When ability fades with age, when all the fears and struggles Updike describes are real, what are we to do?   We’re not dead yet.   And what if we haven’t achieved as much as Updike and have all along been underachievers?   Have we lost out?

I recommend reading Updike’s piece THE WRITER IN WINTER in AARPTheMagazine.

Randy Ford

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Randy-a writer finally takes a stand

      Others were arrested.   In the office where I ran Travelers Aide Society for nine years, there were Sanctuary Movement activists who were convicted (I’m not sure what the charges actually were) for helping refugees from El Salvador cross our border without papers.   Given my sentiment and my everyday association with these people, I could’ve been one of them.   Some even asked me if I wanted to go down to border with them; so it happened then that I had my own cause that took all of my time and energy; and, using my working with the homeless as an excuse, I told them no.

      These people weren’t only convicted for breaking the law.   They stood up for what they believed was right.   El Salvador was bleeding; these refugees fled persecution; and, if returned, faced almost certain death.   Or so we thought.   To this day I think it.   Certainly the activists I knew thought it. The deaths of migrants along our southern border today, unacceptable to most of us regardless where we stand, which side we take, north or south of the border, was/is something I could/can not ignore.   Unlike before, this time I did something: for almost a whole year, I gave space over to the problem (it’s not an issue) in El Ojito Springs Gallery.   (These exhibits gained national attention: the front page of THE WALL STREET JOURNAL, the cover of the magazine SCULPTURAL PURSUIT, and (local) PBS.).   (Google: Valerie James, Neil Bernstein, or El Ojito Springs)   But as a writer, until now I have not expressed my feelings about this tragedy.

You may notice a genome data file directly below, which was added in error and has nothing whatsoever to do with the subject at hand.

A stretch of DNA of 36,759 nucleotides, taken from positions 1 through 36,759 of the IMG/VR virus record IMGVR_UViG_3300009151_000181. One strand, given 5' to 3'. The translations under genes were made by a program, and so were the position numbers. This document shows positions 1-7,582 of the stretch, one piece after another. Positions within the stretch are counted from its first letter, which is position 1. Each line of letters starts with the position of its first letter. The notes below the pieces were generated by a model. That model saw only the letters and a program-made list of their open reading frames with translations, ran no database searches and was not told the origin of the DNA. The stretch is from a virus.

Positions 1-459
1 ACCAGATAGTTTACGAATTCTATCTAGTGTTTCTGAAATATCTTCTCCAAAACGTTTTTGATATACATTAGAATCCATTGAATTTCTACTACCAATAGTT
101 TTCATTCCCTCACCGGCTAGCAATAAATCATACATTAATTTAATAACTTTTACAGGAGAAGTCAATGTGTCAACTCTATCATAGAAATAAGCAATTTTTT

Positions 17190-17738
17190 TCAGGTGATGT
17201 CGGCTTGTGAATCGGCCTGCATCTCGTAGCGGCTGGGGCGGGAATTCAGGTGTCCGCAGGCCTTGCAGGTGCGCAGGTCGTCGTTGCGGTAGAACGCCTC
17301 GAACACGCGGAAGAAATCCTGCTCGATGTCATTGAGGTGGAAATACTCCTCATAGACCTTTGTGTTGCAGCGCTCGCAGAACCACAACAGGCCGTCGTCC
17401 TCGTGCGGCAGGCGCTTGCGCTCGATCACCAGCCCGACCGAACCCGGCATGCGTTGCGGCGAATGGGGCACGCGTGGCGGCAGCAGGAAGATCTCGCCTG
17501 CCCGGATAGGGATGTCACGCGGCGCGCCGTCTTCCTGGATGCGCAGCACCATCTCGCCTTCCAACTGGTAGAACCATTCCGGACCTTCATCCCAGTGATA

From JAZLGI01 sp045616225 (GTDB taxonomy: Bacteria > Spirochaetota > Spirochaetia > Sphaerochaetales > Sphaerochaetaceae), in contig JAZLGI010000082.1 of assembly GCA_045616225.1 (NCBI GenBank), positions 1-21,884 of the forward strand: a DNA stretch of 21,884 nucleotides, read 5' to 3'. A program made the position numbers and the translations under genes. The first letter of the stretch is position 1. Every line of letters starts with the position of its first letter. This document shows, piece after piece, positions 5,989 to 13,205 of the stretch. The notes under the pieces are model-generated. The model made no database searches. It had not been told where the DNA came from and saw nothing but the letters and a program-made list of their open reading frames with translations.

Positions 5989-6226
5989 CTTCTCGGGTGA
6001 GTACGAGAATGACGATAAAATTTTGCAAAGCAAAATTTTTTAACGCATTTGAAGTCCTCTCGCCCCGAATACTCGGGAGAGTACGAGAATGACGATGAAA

Being true to what one believes, and feeling obligated to act, comes gradually for some of us.   As in the old days with the Sanctuary Movement, almost every day I’m in contact with activists involved in several organizations confronting the border problem.   As before, I could easily be more involved. For me, though, by writing this blog tonight, I took a very small first step, overcoming internal resistance, giving myself permission to say how I feel about a situation that’s unacceptable, and perhaps go from here, this time through my writing, in a variety of directions.   I say “perhaps”, only (only?) because I’ve already taken on more projects than I could ever finish.   Or is this just another example of me (my) dropping back into a safety zone.   Will I punt or run?   (Goodness, look how easy it is to use an overused football analogy.   My excuse: I’m tired and don’t want to think anymore. What’s with all the asides anyway?   Being cute never ever works.)   Let’s be honest… Maybe you can help me out with this one by keeping this discussion going.

Randy Ford

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Randy-more about a writer’s landscape

      In 1972, after spending five years oversees, my wife and I went back to Irving.  I didn’t recognize my hometown; it had grown so much that the old familiar landmarks had been overshadowed by the new.   (It didn’t help that my parents had moved.)   In just five years my childhood landscape had disappeared, except in my brain.

      Since then I have toured the old neighborhood, seen the house we lived in, but it didn’t look the same as I remembered.   Trees had matured the same as I had.   There were houses falling down by then.   As a child, my world had been smaller (because I could ride around it by bicycle) than when I bought my car and my girlfriend lived in Dallas (even that world was smaller than when I left for college, and my circumnavigating the globe dwarfed that).   Similarly, as my world expanded, my old neighborhood became smaller, or at least it seemed so to me.   And that really forced to me to think about where I came from and the people around me then.   What were their stories?   Where were they?   And what had happened to them?